Morena/ Good Morning Passionist Family Group members and friends,

This is a special time on our church and faith calendar. The Easter Triduum where we remember and commemorate the themes associated with Holy Thursday, Good Friday and Easter Saturday. These are moments where we are given sustenance through the Eucharist but more the importance of remembering a theme so well understood in Judaism. I still not sure that we do so much of that ‘remembering’ let alone ‘memorial’ – yet to understand the mission of Jesus we need to nurture these themes so we can more fully understand why this meal with Jesus speaks so powerfully. 

Then, ‘the Garden’ a place of abandonment, of feeling alone yet crying out to God. This gives example to the cost of loving that we when faced with turmoil, end of life concerns, feeling we have done what we can and trying to let go – we reach out in anguish and cry out – to God. The decision to follow his path lead him to know that the Cross is imminent – so it’s not surprising when he says, “If this cup can pass me by let it be your will not mine”. What faith and humility.

Humiliated by being arrested on trumped up charges, seeing the hatred and anger around him and the being betrayed there is real emptiness in this journey to the cross. So, the charges are read, the lies told the holding onto power and prestige by those threatened by Jesus’ message and now he is alone. Facing the violence and human inability to be just. Something continues in and through Jesus – this holding to faith and belief that God will be there. He falls to silence, he doesn’t lash out he humbly walks ‘the way’. H is jeered, spat upon and other cry out to him and in and through his compassion he reach out to them.

At the Cross this faith is lived and tested – he forgives the good thief. Compassion the mark of the Christian. His death is a completion of faith “It is finished’. His mother witnesses this torturous death and in John’s gospel he put her safety with John and John with her. What an incredible act of love and service. We should feel loss and grief as the disciples did – so much hope and it is dashed. They withdraw into the company of one another and grieve but also afraid of what might happen to them – after all they were followers of Jesus.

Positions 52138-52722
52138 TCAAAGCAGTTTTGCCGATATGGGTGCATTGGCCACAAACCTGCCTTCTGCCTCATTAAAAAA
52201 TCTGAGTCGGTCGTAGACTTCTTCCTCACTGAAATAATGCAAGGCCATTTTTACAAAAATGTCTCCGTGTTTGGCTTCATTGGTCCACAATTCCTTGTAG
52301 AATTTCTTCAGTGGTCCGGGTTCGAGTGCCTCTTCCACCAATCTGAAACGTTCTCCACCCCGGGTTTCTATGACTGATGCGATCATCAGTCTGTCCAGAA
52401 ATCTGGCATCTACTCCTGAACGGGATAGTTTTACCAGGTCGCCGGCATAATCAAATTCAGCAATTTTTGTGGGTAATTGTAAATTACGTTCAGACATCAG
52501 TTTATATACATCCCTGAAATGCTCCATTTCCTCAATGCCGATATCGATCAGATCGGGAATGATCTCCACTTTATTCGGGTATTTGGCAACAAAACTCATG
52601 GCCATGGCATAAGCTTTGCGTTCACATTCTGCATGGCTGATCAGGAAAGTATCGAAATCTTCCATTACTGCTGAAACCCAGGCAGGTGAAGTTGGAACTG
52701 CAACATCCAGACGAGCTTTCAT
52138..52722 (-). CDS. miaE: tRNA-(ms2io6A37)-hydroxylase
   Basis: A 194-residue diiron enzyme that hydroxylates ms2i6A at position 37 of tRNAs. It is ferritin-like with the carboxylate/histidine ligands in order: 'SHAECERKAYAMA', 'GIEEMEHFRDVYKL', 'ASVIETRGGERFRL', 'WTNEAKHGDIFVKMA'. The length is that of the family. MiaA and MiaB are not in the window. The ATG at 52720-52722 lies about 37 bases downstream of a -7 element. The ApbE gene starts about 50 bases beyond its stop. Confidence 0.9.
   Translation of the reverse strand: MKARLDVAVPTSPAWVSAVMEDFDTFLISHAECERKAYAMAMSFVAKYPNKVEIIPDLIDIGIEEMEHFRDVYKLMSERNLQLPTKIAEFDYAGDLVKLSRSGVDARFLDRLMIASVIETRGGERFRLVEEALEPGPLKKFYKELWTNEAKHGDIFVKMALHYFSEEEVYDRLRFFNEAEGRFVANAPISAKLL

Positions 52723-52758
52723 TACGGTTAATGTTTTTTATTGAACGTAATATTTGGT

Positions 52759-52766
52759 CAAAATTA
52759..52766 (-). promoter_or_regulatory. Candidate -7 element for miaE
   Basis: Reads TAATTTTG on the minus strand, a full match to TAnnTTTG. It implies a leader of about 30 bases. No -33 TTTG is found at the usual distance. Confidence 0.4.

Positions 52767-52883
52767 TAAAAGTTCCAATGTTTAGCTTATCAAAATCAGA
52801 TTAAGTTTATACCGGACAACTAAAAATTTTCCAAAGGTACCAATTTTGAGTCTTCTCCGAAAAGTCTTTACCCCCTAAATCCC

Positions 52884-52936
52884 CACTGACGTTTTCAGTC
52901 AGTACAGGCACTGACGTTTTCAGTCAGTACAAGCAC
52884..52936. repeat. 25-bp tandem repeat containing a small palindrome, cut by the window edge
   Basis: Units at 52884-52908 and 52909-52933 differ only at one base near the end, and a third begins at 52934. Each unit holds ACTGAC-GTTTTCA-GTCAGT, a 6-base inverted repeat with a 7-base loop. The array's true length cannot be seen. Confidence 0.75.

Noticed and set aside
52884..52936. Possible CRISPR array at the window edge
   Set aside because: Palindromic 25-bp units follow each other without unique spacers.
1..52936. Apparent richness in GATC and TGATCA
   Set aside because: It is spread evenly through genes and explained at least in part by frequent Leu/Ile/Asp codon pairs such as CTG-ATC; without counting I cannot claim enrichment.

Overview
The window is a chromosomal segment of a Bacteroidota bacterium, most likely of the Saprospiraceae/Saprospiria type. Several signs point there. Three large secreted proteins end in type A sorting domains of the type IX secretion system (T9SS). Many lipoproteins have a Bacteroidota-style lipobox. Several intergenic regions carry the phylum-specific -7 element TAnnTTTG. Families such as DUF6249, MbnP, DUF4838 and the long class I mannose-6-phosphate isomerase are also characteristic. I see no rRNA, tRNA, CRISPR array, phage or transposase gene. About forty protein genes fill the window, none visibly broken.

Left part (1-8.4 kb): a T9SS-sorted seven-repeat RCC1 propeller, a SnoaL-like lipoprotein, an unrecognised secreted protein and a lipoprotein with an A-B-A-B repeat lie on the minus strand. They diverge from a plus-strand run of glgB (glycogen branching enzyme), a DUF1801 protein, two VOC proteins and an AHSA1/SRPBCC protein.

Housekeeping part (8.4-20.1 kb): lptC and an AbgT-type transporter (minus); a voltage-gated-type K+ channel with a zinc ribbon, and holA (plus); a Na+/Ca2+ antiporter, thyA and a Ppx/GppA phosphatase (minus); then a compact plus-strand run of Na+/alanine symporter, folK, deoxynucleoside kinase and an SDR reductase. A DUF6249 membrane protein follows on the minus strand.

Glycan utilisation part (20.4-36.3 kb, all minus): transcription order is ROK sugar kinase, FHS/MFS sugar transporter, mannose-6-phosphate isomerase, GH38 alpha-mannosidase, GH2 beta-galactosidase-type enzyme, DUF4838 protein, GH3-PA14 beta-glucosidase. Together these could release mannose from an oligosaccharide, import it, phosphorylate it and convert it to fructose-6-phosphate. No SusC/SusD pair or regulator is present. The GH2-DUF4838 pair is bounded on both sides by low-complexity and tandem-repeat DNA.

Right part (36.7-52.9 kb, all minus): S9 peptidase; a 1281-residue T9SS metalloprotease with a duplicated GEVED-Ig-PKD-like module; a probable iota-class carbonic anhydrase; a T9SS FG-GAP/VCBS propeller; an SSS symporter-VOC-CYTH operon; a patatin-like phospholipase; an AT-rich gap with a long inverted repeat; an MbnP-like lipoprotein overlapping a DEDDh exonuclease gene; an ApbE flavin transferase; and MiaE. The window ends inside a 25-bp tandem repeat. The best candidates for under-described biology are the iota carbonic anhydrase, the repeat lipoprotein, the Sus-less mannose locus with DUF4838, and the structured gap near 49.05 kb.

Easter Sunday, the women arrive at the tomb – significant that it the women – the nurturers who brave the early hours and find that what he said would happen has – it is an encounter that shapes the heart with hope build on love and faith. This Jesus is witnessed as ‘living’ and then the journey is of them going to the disciples to let them know that “Jesus, is Alive. A reminder og what the Poet Kahlil Gibran wrote, “Your joy is your sorrow unmasked”.

So, here we are over two thousand years latter commemorating this life and death of Jesus and that he is present to us and we too can engage with him through the belief that Jesus is alive. Over this Easter period pick up your bible and read from the last Supper to Easter Sunday. Feel it, live it and breathe it.

We are here in our Passionist Family Groups and it behoves us to commemorate these days with the reflection of how can we live out this Passion in our lives and with and through our Family Group. How do we build a community that can be for others and bring people home to themselves and our community. 

“May the Passion of Jesus be always on our minds and in our hearts”                                         St Paul of the Cross (Founder of the Passionists)

Ng Mihi,  Paul

Scripture reflection: Easter Sunday, 9 April 2023.



O God, who on this day, through your Only Begotten Son, have conquered death and unlocked for us the path to eternity, grant, we pray, that we who keep the solemnity of the Lord’s Resurrection may, through the renewal brought by your Spirit, rise up in the light of life. 

First reading: Acts 10:34, 37-43
Responsorial Psalm: Ps 117(118):1-2, 16-17, 22-23
Second reading: Colossians 3:1-4
Gospel: John 20:1-9
Link to readings – click here

I have journeyed with Jesus through the sorrow of Holy Week, in whatever way was possible for me. Now I pray for the grace to know gladness, and the glory and joy of my Risen Lord in this Easter season. The Easter readings tell of the ways in which the first disciples came to realise the power of Jesus’s resurrection.